The American Revolution in South Carolina

The Battle of Moncks Corner

April 14, 1780

Patriot Cdr:

Brigadier General
Isaac Huger
British Cdr:

Lt. Col. Banastre Tarleton






Old District: 

Charles Town District
Present County:

Berkeley County

aka Biggins Bridge. One source asserts that this happened on April 18, 1780.

As part of his preparations for the Siege of Charlestown, on April 12, 1780, General Sir Henry Clinton ordered Lt. Col. Banastre Tarleton into the countryside to cut off the city's lines of communication. On the night of April 13, he approached Moncks Corner by night march. In the early morning hours of April 14th, Lt. Col. Tarleton caught the Patriot forces there completely by surprise and quickly routed them.

In February of 1780, Lt. Col. Banastre Tarleton, Major Patrick Ferguson, their cavalry and a diversionary force of infantry were put ashore in Savannah, Georgia. Tarleton and Ferguson had to first remount their cavalry since their horses had been tossed overboard because of the stormy sea voyage south from New York. Once remounted after stealing many horses in and around Beaufort, they made their way north, twice skirmishing with Lt. Col. William Washington and his 3rd Regiment of Continental Light Dragoons (VA).

In March, Major Patrick Ferguson and Lt. Col. Banastre Tarleton joined General Sir Henry Clinton and the main British Army in its thirty-mile approach to Charlestown. On March 28th, the Siege of Charlestown was finally underway. On April 12th, General Clinton ordered Lt. Col. Tarleton into the countryside as part of an effort to cut Charlestown off from its lines of communication and supply. His first objective was to take possession of Moncks Corner and Biggins Bridge, where a force of 500 Continentals under Brigadier General Isaac Huger were stationed.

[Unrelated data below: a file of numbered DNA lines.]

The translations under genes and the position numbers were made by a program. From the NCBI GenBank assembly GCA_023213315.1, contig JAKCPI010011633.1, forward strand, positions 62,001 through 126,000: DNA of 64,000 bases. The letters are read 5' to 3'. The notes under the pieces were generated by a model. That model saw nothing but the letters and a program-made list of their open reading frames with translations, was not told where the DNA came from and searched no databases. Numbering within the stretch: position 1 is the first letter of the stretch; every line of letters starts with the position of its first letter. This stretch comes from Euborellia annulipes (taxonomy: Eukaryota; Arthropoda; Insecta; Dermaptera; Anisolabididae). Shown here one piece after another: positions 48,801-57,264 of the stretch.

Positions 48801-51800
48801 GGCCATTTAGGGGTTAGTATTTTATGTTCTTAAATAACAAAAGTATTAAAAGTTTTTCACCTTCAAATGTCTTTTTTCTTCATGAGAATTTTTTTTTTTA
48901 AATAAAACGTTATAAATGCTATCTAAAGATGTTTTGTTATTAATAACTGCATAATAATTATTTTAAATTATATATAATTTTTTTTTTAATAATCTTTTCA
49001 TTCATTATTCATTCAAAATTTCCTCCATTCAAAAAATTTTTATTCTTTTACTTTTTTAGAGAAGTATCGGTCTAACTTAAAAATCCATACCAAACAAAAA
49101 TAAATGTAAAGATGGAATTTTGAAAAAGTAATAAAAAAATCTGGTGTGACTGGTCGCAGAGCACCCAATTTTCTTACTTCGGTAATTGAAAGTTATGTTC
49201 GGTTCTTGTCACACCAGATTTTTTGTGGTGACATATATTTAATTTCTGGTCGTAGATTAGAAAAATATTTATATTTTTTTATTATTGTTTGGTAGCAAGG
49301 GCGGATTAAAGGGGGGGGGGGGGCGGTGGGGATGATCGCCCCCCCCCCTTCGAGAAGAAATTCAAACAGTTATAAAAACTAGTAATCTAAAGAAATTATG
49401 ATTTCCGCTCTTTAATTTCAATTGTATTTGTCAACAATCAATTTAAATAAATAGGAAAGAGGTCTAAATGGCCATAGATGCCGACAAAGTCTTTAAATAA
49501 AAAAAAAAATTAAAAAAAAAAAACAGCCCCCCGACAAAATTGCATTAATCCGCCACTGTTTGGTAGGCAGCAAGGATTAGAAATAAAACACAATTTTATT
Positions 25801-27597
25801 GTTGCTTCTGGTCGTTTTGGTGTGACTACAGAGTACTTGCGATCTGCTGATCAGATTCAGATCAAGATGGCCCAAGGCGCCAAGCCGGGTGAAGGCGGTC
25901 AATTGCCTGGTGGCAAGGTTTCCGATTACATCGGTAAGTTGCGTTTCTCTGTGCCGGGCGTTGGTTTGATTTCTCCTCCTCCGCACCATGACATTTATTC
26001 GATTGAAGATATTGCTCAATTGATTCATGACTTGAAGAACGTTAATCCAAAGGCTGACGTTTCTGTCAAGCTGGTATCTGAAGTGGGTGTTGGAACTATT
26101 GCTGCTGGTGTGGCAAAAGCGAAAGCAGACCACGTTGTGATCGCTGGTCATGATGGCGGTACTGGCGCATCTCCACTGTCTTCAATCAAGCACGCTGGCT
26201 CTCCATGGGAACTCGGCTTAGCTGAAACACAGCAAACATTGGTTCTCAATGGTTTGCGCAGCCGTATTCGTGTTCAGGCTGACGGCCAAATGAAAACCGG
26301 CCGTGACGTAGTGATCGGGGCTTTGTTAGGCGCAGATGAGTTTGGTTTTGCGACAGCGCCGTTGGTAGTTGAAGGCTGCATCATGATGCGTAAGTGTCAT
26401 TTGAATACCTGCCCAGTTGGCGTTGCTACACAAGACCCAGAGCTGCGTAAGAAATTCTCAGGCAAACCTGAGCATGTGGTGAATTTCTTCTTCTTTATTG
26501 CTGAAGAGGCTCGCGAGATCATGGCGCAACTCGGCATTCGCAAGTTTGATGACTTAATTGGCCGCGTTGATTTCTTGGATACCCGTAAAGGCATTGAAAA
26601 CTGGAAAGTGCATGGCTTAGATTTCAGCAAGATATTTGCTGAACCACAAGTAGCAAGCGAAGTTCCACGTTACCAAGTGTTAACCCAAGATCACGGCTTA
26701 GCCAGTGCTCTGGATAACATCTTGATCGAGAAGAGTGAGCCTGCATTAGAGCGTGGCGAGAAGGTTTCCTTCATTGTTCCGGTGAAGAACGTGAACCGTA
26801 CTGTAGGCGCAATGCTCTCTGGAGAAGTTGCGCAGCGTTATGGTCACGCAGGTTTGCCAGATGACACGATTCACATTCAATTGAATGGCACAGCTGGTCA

Lt. Col. Tarleton and his British Legion were supported by Major Ferguson and his American Volunteers. On the 13th, they were joined by Lt. Col. James Webster and his infantry. The plan was for Tarleton and Ferguson to proceed ahead quickly and silently to Moncks Corner and take Brigadier General Huger by surprise at night. Along the way, they captured a black man who was carrying a letter from Brigadier General Huger to Major General Benjamin Lincoln in Charlestown, which told Tarleton how the troops were deployed.

From ten o'clock on the night of April 13, 1780, a swift, silent march was undertaken along the road to Moncks Corner by Lt. Col. Banastre Tarleton and his men. They encountered no American scouts or patrols. When they reached Moncks Corner, they caught the Patriots completely by surprise. Not only had there been no patrols, but Brigadier General Isaac Huger had placed his cavalry in front of his infantry.

Lt. Col. Tarleton led a charge right at the Patriots since swamps on either side precluded a flank attack. The British easily dispersed the militia defending Biggins Bridge. Many of the Patriots were able to escape, including Brigadier General Isaac Huger and Lt. Col. William Washington, who had suffered yet another defeat by Lt. Col. Banastre Tarleton. Lt. Col. Tarleton was also able to capture wagons of supplies and a great many excellent cavalry horses.